Cebu Pacific Flight 387

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Cebu Pacific Flight 387
Douglas Curtis - 9 Cebu-Pacific PH.jpg
A Cebu Pacific DC-9 similar to the aircraft involved in the incident.
Accident
Date2 February 1998
SummaryControlled flight into terrain, Cause Disputed

-Possible Pilot Error

-Lack of Pilot Training
SiteMount Sumagaya, Philippines
08°38′56.20″N 125°01′59.60″E / 8.6489444°N 125.0332222°E / 8.6489444; 125.0332222Coordinates: 08°38′56.20″N 125°01′59.60″E / 8.6489444°N 125.0332222°E / 8.6489444; 125.0332222
Aircraft
Aircraft typeMcDonnell Douglas DC-9-32
OperatorCebu Pacific Air
RegistrationRP-C1507
Flight originNinoy Aquino International Airport, Manila, Philippines
StopoverDaniel Z. Romualdez Airport, Tacloban, Philippines
DestinationLumbia Airport, Cagayan de Oro, Philippines
Passengers99
Crew5
Fatalities104
Survivors0

Cebu Pacific Flight 387 was a domestic Cebu Pacific flight from Manila's Ninoy Aquino International Airport to Lumbia Airport in Cagayan de Oro City on Mindanao. On 2 February 1998, the 31-year-old McDonnell Douglas DC-9-32 crashed on the slopes of Mount Sumagaya in Gingoog City, Misamis Oriental. The incident resulted in the deaths of all 104 passengers and crew on board the aircraft.[1][2]

Background[edit]

Route of the flight

Aircraft[edit]

The aircraft involved in the accident was a McDonnell Douglas DC-9 (registration number RP-C1507) and was delivered to Air Canada in September 1967 before was purchased by Cebu Pacific in March 1997.

Passengers and crew[edit]

The plane carried five crew members and 94 Filipino passengers, including five children. Five passengers were from Australia, Austria, Japan, Switzerland[2] and Canada. Additionally, a surgeon on a medical mission was from the United States.[3]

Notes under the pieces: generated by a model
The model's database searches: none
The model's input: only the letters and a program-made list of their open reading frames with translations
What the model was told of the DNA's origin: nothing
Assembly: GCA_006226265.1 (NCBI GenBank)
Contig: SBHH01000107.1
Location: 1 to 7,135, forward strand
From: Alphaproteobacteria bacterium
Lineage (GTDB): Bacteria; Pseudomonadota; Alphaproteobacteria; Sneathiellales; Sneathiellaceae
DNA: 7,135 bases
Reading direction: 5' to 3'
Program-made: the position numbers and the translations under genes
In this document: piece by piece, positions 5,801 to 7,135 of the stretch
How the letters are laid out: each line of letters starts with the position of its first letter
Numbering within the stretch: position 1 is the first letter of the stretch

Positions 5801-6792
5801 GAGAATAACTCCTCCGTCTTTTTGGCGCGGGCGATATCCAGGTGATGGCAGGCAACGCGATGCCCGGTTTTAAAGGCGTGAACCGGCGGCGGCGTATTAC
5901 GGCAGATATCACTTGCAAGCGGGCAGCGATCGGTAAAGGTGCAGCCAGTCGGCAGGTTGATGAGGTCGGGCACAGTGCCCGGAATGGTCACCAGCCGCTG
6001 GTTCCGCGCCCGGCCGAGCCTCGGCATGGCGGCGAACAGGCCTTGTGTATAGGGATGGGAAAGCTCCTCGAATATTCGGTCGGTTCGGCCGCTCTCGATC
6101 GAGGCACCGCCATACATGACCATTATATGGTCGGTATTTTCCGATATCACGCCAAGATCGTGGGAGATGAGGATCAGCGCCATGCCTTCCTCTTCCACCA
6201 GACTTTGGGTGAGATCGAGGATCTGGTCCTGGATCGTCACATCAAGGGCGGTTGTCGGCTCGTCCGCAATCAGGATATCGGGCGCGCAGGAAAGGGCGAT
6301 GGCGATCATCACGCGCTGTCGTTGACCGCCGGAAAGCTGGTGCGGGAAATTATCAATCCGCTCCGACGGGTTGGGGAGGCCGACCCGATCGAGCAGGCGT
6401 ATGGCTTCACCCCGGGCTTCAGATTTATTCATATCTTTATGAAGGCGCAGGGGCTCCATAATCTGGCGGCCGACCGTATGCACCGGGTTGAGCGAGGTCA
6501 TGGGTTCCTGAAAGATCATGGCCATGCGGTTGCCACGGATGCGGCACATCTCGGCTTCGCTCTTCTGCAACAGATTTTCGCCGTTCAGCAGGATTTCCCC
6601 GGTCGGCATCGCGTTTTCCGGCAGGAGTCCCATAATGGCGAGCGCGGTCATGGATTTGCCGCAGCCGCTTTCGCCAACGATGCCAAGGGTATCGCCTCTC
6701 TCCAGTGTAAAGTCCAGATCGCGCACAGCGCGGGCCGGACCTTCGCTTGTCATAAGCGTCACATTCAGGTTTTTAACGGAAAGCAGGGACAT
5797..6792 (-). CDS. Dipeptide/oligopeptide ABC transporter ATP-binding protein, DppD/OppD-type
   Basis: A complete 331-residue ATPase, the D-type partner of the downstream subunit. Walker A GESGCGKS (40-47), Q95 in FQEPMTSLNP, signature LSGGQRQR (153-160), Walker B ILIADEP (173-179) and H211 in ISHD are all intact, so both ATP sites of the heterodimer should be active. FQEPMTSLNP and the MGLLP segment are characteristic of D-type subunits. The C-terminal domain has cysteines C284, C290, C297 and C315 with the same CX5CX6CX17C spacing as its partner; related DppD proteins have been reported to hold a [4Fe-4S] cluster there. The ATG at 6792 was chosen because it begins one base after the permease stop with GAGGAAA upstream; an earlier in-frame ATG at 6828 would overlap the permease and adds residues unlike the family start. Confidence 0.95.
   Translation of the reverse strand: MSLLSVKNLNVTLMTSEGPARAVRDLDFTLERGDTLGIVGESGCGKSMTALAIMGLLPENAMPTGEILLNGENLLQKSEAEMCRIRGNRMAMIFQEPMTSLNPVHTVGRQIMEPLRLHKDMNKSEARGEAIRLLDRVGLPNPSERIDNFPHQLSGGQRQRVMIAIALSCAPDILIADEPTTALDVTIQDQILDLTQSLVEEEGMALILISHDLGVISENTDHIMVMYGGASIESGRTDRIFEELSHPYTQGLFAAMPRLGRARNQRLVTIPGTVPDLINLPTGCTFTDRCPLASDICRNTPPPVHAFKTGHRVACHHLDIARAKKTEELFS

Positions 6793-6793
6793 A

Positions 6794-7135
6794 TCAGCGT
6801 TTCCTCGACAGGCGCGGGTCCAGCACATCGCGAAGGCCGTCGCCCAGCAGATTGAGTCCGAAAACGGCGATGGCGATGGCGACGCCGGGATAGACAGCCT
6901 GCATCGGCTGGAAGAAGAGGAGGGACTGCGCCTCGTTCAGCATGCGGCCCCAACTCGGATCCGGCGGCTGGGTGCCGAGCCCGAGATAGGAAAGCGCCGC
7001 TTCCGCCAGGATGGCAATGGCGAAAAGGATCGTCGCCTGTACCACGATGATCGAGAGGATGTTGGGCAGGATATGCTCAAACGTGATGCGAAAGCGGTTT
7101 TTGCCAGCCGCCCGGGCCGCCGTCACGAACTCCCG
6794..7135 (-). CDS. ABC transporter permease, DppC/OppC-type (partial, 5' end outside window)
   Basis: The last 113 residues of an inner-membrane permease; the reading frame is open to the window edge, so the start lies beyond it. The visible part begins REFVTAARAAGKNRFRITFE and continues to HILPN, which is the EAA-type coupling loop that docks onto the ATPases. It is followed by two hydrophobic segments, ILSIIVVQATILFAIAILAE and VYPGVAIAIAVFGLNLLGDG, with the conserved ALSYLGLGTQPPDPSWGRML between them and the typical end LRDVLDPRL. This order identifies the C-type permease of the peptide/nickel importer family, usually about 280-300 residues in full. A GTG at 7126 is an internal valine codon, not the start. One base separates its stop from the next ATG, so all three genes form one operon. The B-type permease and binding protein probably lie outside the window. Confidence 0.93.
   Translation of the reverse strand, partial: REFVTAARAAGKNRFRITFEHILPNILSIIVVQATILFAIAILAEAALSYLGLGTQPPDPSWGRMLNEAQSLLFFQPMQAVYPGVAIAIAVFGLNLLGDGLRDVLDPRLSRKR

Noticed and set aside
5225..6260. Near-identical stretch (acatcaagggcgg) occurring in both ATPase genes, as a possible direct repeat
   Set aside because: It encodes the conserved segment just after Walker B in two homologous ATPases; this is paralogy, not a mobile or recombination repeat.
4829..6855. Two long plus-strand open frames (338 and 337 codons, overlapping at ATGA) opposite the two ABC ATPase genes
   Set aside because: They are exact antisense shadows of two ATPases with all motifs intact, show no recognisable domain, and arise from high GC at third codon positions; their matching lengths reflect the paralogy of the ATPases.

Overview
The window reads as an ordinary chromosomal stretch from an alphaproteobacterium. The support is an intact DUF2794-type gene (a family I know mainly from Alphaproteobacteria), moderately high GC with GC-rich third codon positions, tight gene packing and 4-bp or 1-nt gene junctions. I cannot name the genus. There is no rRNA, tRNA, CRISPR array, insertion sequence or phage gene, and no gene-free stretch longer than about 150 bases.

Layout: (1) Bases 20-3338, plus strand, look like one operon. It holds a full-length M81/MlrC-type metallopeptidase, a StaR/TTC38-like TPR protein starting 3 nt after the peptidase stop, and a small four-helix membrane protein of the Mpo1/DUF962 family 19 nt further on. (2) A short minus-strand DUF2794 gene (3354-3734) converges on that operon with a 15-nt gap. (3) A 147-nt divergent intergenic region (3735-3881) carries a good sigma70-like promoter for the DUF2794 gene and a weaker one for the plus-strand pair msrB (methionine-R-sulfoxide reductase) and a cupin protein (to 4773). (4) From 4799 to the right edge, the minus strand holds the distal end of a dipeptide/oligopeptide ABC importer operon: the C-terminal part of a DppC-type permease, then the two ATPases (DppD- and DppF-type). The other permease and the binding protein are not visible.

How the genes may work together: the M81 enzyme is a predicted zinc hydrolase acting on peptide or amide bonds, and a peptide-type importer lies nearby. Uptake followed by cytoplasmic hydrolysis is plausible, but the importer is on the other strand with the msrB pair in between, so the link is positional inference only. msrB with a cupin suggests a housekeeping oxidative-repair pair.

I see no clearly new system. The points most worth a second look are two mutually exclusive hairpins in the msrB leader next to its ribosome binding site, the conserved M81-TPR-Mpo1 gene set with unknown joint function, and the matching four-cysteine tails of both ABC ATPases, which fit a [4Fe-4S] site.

Accident[edit]

The plane left Manila at 0100 GMT and was scheduled to arrive at 0303 GMT in Cagayan de Oro. The plane made a stopover at Tacloban on 0220 GMT, though sources differ about whether it was a scheduled or unscheduled stop.[3][4] According to one source, the flight made an unscheduled stop at Tacloban to deliver a needed airplane tire for another Cebu Pacific aircraft in Tacloban. The last contact was 15 minutes before the plane was due to land, with the airport's ATC. In that transmission, the pilot said he was 68 kilometres (42 mi; 37 nmi) from the airport and was starting to descend. There was no indication that the plane was in trouble. The plane crashed 45 kilometres (28 mi; 24 nmi) away from the airport.[3]

Cause[edit]

The cause of the crash is still a source of controversy in the Philippines. Colonel Jacinto Ligot was the chief of the Philippine Air Force rescue team, which faced difficulties due to the deep ravines and dense vegetation on the slopes of the mountain. The pilots were flying visually, not instrumentally, when the plane vanished from radar.[2] While the skies were clear at the airport, the mountains may have been covered by fog. Chief of Staff General Clemente Mariano speculated that the plane "almost cleared the top of the mountain, but it may have suffered a down-draft, causing it to hit the mountain."[3] Jesus Dureza, the crisis manager during the rescue and retrieval operations, said he found out the Air Transportation Office maps used by the pilots listed the elevation of Mt. Sumagaya at 5,000 feet above sea level, while the mountain actually is 6,000 feet above sea level. This error might have misled the pilots to believe that they were clear of terrain, while in fact they were flying dangerously low. The ATO, on the other hand, pointed out in its official report deficiencies in the training of the pilots.[5]

References[edit]

  1. ^ "Air disasters timeline". BBC News. 2016-12-27.
  2. ^ a b c "Weather hampers Philippine air crash search". BBC News. 1998-02-04. Retrieved 2007-04-04.
  3. ^ a b c d "Passenger crash rescuers find no survivors". CNN. 1998-02-04. Retrieved 2007-04-04.[dead link]
  4. ^ "Passenger plane missing in the Philippines". BBC News. 1998-02-02. Retrieved 2007-04-04.
  5. ^ "15 years after flight 387 crashed questions remain unanswered". Mindanews. 2013-02-04. Retrieved 2013-09-01.

External links[edit]

Accident description at the Aviation Safety Network